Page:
Review: Nine Lessons and Carols for Godless People

 Designed to raise money for the Mustard Seed school in Uganda, and billed as "a Rational Celebration of Christmas", this show at the Bloomsbury Theatre on 19 December, was inspired by a disagreement between atheist comedian Robin Ince and Stephen Green of Christian Voice. The latter appeared not to understand how Ince could enjoy or approve of Christmas, but Ince wished to prove that he does enjoy the season of "laziness, alcoholism and regret". Originally scheduled to be a one-off event, high ticket demand meant that it ran for two nights at the Bloomsbury Theatre before transferring to the Hammersmith Apollo for a third night.

All performers gave their services for free, and while there were semi-serious contributions from Richard Dawkins and Simon Singh, and the show was bookended with extracts from Carl Sagan's classic Cosmos, this was primarily a comedy showcase. That much of the material was of a remarkably high quality, being both genuinely funny and intelligent was in part due to the high profile of some of the performers involved. These included Stewart Lee, Phil Jupitus, Mark Thomas and Ricky Gervais. The digs at religion and Catholicism in particular were for the most part cheeky rather than bruising or blasphemous with ire more being focused on Christian commentators such as Stephen Green and Ann Coulter, author of Godless: The Church of Liberalism.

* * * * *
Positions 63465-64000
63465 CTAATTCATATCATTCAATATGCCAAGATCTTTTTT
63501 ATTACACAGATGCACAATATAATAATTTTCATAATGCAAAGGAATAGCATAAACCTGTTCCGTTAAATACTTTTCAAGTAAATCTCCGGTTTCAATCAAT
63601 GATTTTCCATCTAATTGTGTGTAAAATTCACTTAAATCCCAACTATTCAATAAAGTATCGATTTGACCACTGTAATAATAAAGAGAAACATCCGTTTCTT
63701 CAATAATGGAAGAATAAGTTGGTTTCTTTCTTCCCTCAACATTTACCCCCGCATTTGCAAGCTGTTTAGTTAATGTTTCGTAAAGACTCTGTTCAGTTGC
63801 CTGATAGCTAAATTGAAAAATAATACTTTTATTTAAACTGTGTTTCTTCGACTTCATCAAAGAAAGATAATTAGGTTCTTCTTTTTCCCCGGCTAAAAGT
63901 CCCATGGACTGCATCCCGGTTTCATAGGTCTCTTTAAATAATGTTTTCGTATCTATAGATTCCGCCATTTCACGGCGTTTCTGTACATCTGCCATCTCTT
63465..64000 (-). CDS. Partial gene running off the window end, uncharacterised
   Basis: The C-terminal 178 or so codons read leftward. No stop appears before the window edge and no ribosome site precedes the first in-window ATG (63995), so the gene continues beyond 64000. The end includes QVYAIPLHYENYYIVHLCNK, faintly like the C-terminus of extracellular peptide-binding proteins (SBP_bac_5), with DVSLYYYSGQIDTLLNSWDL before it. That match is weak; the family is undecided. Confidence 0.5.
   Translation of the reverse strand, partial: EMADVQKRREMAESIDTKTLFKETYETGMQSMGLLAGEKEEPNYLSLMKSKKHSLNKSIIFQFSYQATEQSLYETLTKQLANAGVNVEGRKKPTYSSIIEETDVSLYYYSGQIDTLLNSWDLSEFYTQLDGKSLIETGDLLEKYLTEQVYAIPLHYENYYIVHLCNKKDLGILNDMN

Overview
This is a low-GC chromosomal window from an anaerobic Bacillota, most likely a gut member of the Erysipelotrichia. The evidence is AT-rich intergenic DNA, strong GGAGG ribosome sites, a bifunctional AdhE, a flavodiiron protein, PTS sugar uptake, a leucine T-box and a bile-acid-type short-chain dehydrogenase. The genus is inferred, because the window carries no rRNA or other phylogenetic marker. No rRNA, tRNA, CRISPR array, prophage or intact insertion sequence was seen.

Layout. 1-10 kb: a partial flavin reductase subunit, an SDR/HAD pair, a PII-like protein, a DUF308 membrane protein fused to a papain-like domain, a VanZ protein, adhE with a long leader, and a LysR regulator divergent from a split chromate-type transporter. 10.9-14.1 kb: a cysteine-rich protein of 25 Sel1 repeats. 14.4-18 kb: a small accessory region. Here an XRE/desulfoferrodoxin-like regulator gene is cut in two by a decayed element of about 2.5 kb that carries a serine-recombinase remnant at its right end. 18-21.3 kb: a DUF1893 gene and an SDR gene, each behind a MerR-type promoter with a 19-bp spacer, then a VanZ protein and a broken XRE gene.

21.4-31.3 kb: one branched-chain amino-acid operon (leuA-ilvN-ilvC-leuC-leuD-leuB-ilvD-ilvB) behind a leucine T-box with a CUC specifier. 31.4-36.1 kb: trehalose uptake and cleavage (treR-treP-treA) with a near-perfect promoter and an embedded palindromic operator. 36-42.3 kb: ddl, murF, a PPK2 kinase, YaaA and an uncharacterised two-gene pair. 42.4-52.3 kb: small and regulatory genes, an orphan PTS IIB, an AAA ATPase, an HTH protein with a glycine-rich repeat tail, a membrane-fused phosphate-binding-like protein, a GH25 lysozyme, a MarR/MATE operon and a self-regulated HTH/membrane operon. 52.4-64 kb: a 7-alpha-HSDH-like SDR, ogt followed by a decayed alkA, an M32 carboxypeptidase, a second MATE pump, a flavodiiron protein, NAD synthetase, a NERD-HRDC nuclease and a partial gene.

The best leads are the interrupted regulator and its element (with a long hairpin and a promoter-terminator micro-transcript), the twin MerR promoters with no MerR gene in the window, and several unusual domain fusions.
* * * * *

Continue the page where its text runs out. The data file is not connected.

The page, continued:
The event was, however, as much about debunking bad science and extolling the poetry of good science. An example of the former was the French documentary March of the Penguins, heralded by some Christian fundamentalists as a repudiation of Darwinism. On the other hand, Simon Singh, author of Big Bang: The Most Important Scientific Discovery of All Time and Why You Need to Know About it, recounted how he had corrected a scientific anomaly in the lyrics to "Nine Million Bicycles" by Katie Melua, and how she had, as a consequence, subsequently recorded a scientifically correct version.

Running to an epic 3_ hours (including one interval), there was no question that the event represented value for money, yet those seeking a clearer understanding of the New Atheism might well have been slightly disappointed that there had not been more room for seriousness. Richard Dawkins's essay on "gerinoil", an anagram of religion, was principally a regurgitation of his arguments from The God Delusion but one sensed that it was also a futile attempt to prove that he could match his fellow performers for humour and quirkiness. Ironically his description of the majesty of the night sky, from Unweaving the Rainbow, had a beauty affecting to believers and non-believers alike, and emerged as a highlight of the evening.

Sold out debates with figures such as Richard Dawkins and Christopher Hitchens have shown that there is a craving for a respectful dialogue between the forces of spirituality and secularism. Yet the slightly confused nature of Nine Lessons was highlighted by an after show stall selling "Godless" tee-shirts, stand-up comedy DVDs and high-minded books on science. Personally I would welcome a follow-up event next Christmas but I hope that the organisers have the courage to be a little more serious, even if this entails causing more actual offence to those of a religious disposition.

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